Affordability issues are at the top of the agenda when it comes to Australia’s property markets. You can’t open a newspaper or turn on the news without seeing or hearing a report about struggling first home buyers attempting to get a foot in the increasingly expensive property door.
Rental markets are tightening as more and more would-be home buyers are forced to remain on the tenancy treadmill, interest rates are on the rise and we’re simply not making enough new homes to cater for our growing population. Now, a recent report from the Housing Industry Association suggests that our housing shortage is set to get worse and affordability will further decline unless drastic measures are taken by the government to overhaul policies.
According to the HIA National Outlook report, housing starts are predicted to fall by 4% during 2010-11, despite increasing by 26% during 2009-10 as a direct result of government stimulus packages.
HIA’s chief economist Harley Dales says, “The fact remains we are not building enough homes to match demand, and going forward our national housing shortage is expected to worsen.
“Renewed weakness in new home starts in 2011 would mean there were only two years in 10 when starts have risen. That is an appalling result, which highlights the challenge Australia faces in addressing a large and growing housing shortage that will place considerable further pressure on rental markets.”
Dale says that higher interest rates will curb construction activity and assistance from the federal government is required to make the problem better. This includes an overhaul of development and building regulations, so new blocks of land can be developed faster.
“However, if we want to address Australia’s housing shortage then the Federal Government needs to lead from the front on a range of policy areas including further investment in skills and training, reform of the tax system, an end to excessive regulation, increased land supply, reduced planning delays, and ensuring greater competition in the banking sector so there’s adequate finance for development,” he said.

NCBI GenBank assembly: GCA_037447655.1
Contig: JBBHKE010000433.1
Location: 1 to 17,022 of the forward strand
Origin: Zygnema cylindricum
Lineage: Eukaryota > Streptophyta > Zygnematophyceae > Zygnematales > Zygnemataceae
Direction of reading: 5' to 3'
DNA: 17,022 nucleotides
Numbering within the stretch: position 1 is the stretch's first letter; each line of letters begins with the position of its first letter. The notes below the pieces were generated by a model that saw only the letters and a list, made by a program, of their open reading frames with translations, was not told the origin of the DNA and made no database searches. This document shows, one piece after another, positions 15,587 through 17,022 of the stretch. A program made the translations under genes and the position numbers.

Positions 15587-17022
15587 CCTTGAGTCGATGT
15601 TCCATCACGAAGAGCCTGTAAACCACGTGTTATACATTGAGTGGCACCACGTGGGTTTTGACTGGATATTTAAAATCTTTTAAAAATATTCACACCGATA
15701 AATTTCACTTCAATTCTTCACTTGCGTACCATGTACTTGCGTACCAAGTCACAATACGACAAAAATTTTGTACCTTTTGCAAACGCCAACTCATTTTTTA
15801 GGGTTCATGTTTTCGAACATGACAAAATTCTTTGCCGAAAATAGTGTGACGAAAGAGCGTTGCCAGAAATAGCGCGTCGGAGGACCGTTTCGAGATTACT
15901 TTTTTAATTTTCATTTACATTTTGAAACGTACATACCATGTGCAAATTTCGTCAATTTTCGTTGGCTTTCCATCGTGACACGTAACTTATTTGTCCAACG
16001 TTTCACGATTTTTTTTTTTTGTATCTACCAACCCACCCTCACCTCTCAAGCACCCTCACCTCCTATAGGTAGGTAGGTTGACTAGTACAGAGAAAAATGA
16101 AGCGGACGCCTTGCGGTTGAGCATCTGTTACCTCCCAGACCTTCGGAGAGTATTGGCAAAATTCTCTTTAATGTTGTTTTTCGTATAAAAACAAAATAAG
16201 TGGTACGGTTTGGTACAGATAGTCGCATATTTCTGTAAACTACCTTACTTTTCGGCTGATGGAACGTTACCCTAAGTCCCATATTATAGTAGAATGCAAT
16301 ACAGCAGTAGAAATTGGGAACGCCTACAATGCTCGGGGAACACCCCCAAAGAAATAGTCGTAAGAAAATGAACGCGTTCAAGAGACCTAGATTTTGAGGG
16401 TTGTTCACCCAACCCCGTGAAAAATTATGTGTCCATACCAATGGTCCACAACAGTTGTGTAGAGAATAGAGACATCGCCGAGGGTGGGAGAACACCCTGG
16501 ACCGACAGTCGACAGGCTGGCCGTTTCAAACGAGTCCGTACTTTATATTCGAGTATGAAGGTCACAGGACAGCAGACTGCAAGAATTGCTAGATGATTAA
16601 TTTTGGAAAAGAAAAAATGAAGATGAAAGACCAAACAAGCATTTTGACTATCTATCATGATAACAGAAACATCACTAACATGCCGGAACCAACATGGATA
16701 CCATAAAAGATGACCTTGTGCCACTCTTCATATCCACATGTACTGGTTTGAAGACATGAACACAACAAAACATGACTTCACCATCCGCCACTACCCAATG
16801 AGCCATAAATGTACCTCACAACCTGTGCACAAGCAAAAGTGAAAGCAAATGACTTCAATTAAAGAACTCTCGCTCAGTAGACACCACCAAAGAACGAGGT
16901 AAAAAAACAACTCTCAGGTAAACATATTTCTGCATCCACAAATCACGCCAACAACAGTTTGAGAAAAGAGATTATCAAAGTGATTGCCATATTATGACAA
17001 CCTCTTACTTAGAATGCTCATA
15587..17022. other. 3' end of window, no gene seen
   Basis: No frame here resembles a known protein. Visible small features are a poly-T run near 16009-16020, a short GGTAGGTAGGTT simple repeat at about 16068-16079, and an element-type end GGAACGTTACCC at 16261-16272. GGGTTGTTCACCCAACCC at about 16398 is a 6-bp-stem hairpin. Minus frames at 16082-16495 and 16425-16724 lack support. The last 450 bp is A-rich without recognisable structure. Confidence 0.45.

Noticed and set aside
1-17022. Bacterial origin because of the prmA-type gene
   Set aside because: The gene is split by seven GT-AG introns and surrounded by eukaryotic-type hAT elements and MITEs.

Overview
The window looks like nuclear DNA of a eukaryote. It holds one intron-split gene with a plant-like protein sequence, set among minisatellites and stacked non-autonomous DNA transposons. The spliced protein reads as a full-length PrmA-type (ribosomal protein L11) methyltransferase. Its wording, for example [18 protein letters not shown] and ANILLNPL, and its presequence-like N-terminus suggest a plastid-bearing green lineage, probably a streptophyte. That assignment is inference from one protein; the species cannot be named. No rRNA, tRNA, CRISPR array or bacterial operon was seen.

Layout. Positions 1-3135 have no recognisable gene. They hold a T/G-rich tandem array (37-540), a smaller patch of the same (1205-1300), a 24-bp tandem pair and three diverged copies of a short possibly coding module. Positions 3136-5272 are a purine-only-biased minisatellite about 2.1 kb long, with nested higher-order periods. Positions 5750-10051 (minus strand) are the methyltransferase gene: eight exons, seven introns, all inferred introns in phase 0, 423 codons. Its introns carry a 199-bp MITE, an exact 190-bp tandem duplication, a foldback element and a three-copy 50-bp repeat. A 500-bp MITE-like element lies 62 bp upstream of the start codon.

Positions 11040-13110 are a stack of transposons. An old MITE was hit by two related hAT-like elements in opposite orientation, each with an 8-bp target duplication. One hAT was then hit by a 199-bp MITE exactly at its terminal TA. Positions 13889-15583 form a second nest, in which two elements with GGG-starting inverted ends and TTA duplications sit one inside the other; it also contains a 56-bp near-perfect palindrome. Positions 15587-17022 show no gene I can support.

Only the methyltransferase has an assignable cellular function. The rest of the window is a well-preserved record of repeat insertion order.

“The breadth of policy challenges ahead highlights the disappointing fact that Australia does not have a Federal ministry dedicated to housing.”
In an article published by Smart Company that highlighted the HIA’s findings, SQM Research founder Louis Christopher said that when demand for housing inevitably increases as the RBA starts cutting interest rates down the track, housing affordability issues will be compounded by this concerning lack of supply.
“Housing starts are a function of demand. Builders don’t go out and build unless they’ve got demand to start with. The overall market has been slowing up, so I don’t think there’s an immediate impact on housing prices.”
“But when demand does suddenly pick up again, what it means is that you have this fixed supply situation and prices are likely to shift upwards quite quickly when that demand picks up again.”
However, he says solving the issue is not simply a matter of developers going out and building more houses across the country. In fact Christopher contends that some cities, such as Brisbane, have an oversupply of dwellings; meaning developers need to specifically target areas where the largest housing shortage problems lie.
“This is why the issue of supply needs to be tactical as well. It’s no good trying to push a macro-style incentive when what we need to do is build smarter, not just everywhere,” says Christopher.
“The RBA is right in that if we have a massive income boost through terms of trade, which could happen at any point, then we will see prices increase. We definitely need to find solutions which reduce the cost of building homes for developers.”
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